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Home HEALTH Elon Musk's text messages with others on Twitter are strange to read

Elon Musk’s text messages with others on Twitter are strange to read

On Thursday, a giant cache of Elon Musk’s text messages was made public through court documents filed in an ongoing legal dispute over whether the Tesla CEO should follow through on his offer to buy Twitter. The texts, which include correspondence with the likes of former Twitter CEO Jack Dorsey and Joe Rogan, outline Musk’s shifting thinking on the deal: what he believed the company was worth and what he would try to do with it.

In a text thread with Musk, Oracle founder Larry Ellison expressed interest in being part of a private Twitter deal.

“About what size in dollars?” Musk asked him.

Ellison replied, “A billion…or whatever you recommend.”

I’d like to talk about Larry Ellison’s ellipses.

This ellipsis is a casual piece of grammar. It’s used like using an ellipsis when you’re haggling with a guy on Craisglist over the price of his used NordicTrack and you’re still fifteen bucks apart.

“Whatever works for you,” Musk replied. “I would recommend maybe $2 billion or more.”

To which Ellison replied a few days later, “Since you think I should be in for at least $2 billion… I’m down for $2 billion.”

Another ellipsis. Three points representing the amount of time and thought it took Ellison to conclude that, based on Musk’s recommendation, he should offer not to $1 billion (the price of a Boeing plane), but $2 billion (Somalia’s gross national income).

Elon Musk’s text strings are a rare glimpse into how the world’s richest communicate with each other. How they think about money and power, which is definitely different from how you and I might think about money and power.

HesseThe key to glorifying a questionable diet? Be a technician and call it ‘biohacking’.

At one point, an acquaintance of Musk suggests that he knows another guy who is interested in buying Twitter, Sam Bankman-Fried, the CEO of cryptocurrency exchange FTX.

“Do you have large amounts of money?” Musk asks.

“Depends on how you define ‘huge’!” answers the acquaintance. “It’s worth $24 billion and its first employees (with shared values) bring it up to $30 billion. I asked him how much I could contribute in principle and he said, “~1-3b would be easy ∼$3-8b could do ∼$8-15b is maybe possible but would require funding”.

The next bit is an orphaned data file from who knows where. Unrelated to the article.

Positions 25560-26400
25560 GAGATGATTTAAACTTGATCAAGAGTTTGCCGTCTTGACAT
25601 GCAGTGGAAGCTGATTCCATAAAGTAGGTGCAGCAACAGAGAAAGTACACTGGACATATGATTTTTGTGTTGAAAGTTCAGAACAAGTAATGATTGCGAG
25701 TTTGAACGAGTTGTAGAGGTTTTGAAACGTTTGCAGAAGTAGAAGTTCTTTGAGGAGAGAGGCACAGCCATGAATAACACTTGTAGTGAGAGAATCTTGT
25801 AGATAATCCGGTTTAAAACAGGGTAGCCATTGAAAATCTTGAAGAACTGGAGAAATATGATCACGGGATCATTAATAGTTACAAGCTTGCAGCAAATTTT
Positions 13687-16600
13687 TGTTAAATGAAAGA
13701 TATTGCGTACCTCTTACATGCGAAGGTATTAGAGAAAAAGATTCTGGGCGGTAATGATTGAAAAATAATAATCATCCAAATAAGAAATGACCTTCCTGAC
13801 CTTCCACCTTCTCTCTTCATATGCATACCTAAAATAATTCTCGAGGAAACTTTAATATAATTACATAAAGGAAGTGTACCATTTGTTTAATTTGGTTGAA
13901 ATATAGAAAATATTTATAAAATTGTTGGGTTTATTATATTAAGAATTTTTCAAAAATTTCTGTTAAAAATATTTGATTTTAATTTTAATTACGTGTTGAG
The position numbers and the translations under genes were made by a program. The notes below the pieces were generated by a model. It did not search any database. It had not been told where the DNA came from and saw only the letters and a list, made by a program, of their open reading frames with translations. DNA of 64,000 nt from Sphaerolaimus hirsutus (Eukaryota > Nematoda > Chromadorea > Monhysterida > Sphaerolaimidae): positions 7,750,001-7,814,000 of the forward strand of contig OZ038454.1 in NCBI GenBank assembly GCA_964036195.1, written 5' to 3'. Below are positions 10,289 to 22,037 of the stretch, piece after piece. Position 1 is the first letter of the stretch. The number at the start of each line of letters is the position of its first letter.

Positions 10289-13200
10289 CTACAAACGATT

Throughout the texts, you’ll find several mentions of words like “fun,” as when Ellison responds to Musk’s initial invitation to part with at least a billion dollars: “That would be a lot of fun.”

“Why don’t you buy Twitter?” German businessman Mathias Döpfner had suggested to Musk in March, the way a mother might suggest to her bored children that they go play outside. “It will be fun.”

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“I really hope you have Twitter,” Joe Rogan texted, the way a teenager might root for their best friend to get a game console. “If you do, we should have a big party.”

Elon Musk’s text strings are jaw-dropping, emoji-filled displays of carefree, casual wealth that make you realize that as much as you hope the world’s billionaires are soberly thinking about how to spend their money forever, these gentlemen more often than not just launch a cannon of cash in the direction of fellow billionaires who casually hit them on their private cell number.

I said “gentlemen,” which isn’t entirely fair. A handful of women appear in these texts: Larry Ellison’s assistant. A person named Martha, whose last name is crossed out but who appears to work for Twitter. Gayle King shows up repeatedly to ask Musk for a sit-down interview, a request she seems to mostly ignore.

But for the most part it’s the masters, not the mistresses, of the universe who goad Musk into buying Twitter because of the changes it might make or the fun everyone might have. “You have my sword,” promises businessman Jason Calicanas, as he tries to position himself as a trusted advisor while at the same time (I think?) referencing “Lord of the Rings.”

“Please do something to fight the awakening,” implored an acquaintance named “TJ,” whose last name is crossed out. “Are you going to rid Twitter of the happy mob of censorship?” Rogan asked.

The gender imbalance could explain why so many of these strings revolve around the idea that what Twitter needs most is fewer protections against platform toxicity. Freedom of expression on a social media platform means something different to rich and powerful men than it does to the average user, or more specifically, the average female user. For example, I’m pretty sure the rich/male experience of being criticized online includes far fewer messages from strangers declaring, “I’ll rape you.”

It is not yet clear how these text strings will be used in a court of law. But reading them, you realize you have no idea which side to support: the massive tech company or the small group of tech brothers who can take control in increments of $1 billion, or maybe $3 billion, but definitely no more than $8 billion emoji emoji lol.

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